NASA astronaut Peggy Whitson arrived at the International Space Station this weekend, making her the oldest woman in space at age 56. On the mission, she's projected to once again become the U.S. astronaut with the most time spent in orbit.
This is Whitson's third mission on the space station; she'll soon become its commander for the second time. Collectively, she's spent more than a year of her life in space.
When Whitson lands back on Earth in spring of 2017, she'll have amassed more time in orbit than Jeff Williams, who set a new U.S. mark in September with total off-planet time of 534 days. That's if the return date of Whitson's Soyuz MS-03 craft remains in May, as reported by Space.com. A previous NASA release had placed the return date in late April.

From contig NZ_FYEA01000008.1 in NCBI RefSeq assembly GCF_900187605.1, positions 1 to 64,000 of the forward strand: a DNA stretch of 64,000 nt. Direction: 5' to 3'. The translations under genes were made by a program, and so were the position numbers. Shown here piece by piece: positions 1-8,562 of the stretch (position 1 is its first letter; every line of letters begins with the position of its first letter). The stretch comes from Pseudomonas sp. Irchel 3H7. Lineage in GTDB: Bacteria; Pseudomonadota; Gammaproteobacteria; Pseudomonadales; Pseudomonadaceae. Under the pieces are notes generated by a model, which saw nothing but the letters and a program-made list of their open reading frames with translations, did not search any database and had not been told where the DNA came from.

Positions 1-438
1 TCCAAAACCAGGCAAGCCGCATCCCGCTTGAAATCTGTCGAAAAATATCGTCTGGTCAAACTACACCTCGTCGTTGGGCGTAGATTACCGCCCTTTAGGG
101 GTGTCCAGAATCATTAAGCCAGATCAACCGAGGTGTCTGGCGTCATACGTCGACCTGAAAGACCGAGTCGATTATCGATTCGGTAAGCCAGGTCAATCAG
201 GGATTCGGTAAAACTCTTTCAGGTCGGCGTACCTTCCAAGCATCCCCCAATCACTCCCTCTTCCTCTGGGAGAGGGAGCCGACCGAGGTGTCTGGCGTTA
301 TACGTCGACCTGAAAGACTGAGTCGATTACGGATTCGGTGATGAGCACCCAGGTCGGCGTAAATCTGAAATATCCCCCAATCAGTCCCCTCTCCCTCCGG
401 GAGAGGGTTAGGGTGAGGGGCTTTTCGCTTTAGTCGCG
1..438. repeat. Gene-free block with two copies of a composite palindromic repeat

Here's how NASA summarizes Whitson's career in orbit:
"The Iowa native completed two six-month tours of duty aboard the station for Expedition 5 in 2002, and as the station commander for Expedition 16 in 2008. She has accumulated 377 days in space between the two missions, the most for any U.S. woman at the time of her return to Earth. Whitson has also performed six spacewalks, totaling 39 hours and 46 minutes."
Whitson, who holds a doctorate in biochemistry, will turn 57 during her current ISS mission.